Gone, by Michael Grant (2008), is Lord of the Flies *(Golding, 1999) for the current generation. In Perdido Beach, California, everyone over the age of fifteen disappears in an instant. Everyone else is left to fend for themselves without adult supervision. But there’s a barrier between Perdido Beach, rechristened The FAYZ (Fallout Alley Youth Zone) and the outside world. No one can get out and no one can get in. No one knows what caused the disappearances. And everyone looks to Sam Temple to lead them, to figure out what happened and keep them safe. But the kids from Coates Academy, the private school on top of the hill, have other ideas and their own agenda. It doesn’t help that some kids are developing strange powers and are using them to control those without. Take Golding’s story, mix in some of NBC’s hit show Heroes and add a force field and you’ve got Gone by Michael Grant.
School Library Journal, on Amazon.com, recommends Gone for students in Grades 7 and up, the same grade levels in which students read Lord of the Flies.
Why read Gone, especially since it’s a longer read than most students are willing to sit through? Gone can be a vehicle for discussion of who has power in society, why those people are in power and how they remain in power. In the novel, the kids begin to divide themselves into factions—those who have powers against those who don’t, those who rally behind Sam Temple, who has a power, because he has saved them before, and those who rally behind Caine from Coates Academy. Caine also has a power, but his motives are self-serving. We could discuss how Sam’s leadership differs from Caine’s leadership, and how different students in school are leaders and how they became to be viewed in that role. We can also make a connection to current politics and how the political system works.
If read in conjunction with Lord of the Flies, students could draw parallels between the two texts, comparing the characters of Sam and Ralph, and Caine and Jack in terms of personality, situation, willingness to lead. One discussion topic often linked with Lord of the Flies is the nature of man, or the idea that man is inherently evil. This argument could be discussed in the context of Gone as well. The two leaders of the FAYZ, Sam and Caine both carry secrets that they do not want exposed. How these secrets play into their leadership roles and the choices they make would make an interesting addition to the Lord of the Flies discussion of man’s true nature.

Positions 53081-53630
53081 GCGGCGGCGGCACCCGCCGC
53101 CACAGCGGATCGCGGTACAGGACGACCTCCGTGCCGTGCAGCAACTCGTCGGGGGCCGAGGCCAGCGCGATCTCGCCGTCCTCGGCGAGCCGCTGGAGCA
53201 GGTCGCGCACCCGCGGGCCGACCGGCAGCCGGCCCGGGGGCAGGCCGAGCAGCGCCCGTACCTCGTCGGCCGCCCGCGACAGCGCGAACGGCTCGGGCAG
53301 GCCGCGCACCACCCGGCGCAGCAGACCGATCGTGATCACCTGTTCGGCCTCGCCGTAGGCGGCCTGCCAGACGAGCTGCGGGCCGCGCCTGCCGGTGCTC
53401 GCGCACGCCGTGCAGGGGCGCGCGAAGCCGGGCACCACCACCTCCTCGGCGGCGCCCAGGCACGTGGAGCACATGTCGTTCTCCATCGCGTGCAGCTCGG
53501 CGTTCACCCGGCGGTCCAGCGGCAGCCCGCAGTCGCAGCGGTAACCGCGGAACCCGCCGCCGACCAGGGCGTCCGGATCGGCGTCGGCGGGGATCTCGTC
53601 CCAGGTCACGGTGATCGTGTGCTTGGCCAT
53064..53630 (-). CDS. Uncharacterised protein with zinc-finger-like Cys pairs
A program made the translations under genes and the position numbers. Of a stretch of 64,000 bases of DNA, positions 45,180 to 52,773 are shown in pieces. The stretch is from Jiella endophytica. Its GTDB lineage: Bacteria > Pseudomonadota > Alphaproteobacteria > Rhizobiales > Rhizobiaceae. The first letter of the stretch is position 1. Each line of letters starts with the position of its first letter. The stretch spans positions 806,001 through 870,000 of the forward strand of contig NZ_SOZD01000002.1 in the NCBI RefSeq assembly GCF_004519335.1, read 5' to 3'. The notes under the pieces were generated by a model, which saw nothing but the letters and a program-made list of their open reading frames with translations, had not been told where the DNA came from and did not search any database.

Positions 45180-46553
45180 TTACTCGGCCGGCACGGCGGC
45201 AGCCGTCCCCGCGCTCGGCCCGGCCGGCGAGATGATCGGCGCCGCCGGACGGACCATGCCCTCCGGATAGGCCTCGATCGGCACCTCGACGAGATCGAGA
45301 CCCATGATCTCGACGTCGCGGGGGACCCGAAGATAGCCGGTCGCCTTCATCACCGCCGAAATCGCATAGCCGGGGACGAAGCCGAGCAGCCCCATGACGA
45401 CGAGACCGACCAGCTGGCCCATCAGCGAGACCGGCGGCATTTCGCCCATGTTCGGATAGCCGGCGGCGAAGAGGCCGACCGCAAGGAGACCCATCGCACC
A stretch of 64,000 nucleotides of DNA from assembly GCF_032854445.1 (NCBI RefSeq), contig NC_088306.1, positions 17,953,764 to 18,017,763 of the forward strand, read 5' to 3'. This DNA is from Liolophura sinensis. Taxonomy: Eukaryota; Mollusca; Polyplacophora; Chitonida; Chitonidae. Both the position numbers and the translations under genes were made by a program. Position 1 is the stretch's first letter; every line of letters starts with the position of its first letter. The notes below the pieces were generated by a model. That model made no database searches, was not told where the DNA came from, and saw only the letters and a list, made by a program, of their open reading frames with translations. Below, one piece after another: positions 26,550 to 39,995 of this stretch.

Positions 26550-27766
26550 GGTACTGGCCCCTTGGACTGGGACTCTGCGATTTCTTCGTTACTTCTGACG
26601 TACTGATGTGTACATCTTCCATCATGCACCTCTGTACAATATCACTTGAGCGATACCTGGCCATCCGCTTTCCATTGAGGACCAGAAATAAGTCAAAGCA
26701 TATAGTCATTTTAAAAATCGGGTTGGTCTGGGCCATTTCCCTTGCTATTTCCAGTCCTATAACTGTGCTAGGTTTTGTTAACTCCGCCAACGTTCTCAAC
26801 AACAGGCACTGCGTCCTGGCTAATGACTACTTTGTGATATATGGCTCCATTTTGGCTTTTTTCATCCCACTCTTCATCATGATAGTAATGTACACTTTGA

In his profile on Goodreads, Michael Grant said that his goal in writing Gone was to “creep [people] out. To make [them] stay up all night reading, then roll into school tired the next day so that you totally blow the big test and end up dropping out of school” (n.d.). I want students to have the satisfaction of completing something bigger than they thought they could. I want them to be able to say, “Yes, Michael Grant was right, I didn’t want to stop reading,” or “No, Michael Grant was wrong, and this book didn’t remotely interest me,” and be able to use the text to support their reasoning on either side.
A teaching activity with Gone would be to write a scene from the next novel. Gone 2 is subtitled Hunger. In an interview with Static Multimedia (Johnson, 2008), Grant said that the residents of the FAYZ would be dealing with many forms of hunger, some obvious, and some not so obvious. Students could brainstorm types of hunger, then choose one type as a starting point for their own scene.
*For my own amusement, each Lord of the Flies link goes to a different place.
Biard, J.H. (n.d.). “Editorial Review.” In School Library Journal. Retrieved from
Golding, W. (1999). Lord of the Flies. New York: Penguin.
Grant, M. (2008). Gone. New York: HarperTeen.
Grant, M. (n.d.). Goodreads | Michael Grant. Retrieved from
Johnson, B. (2008). Michael Grant Interview. Retrieved from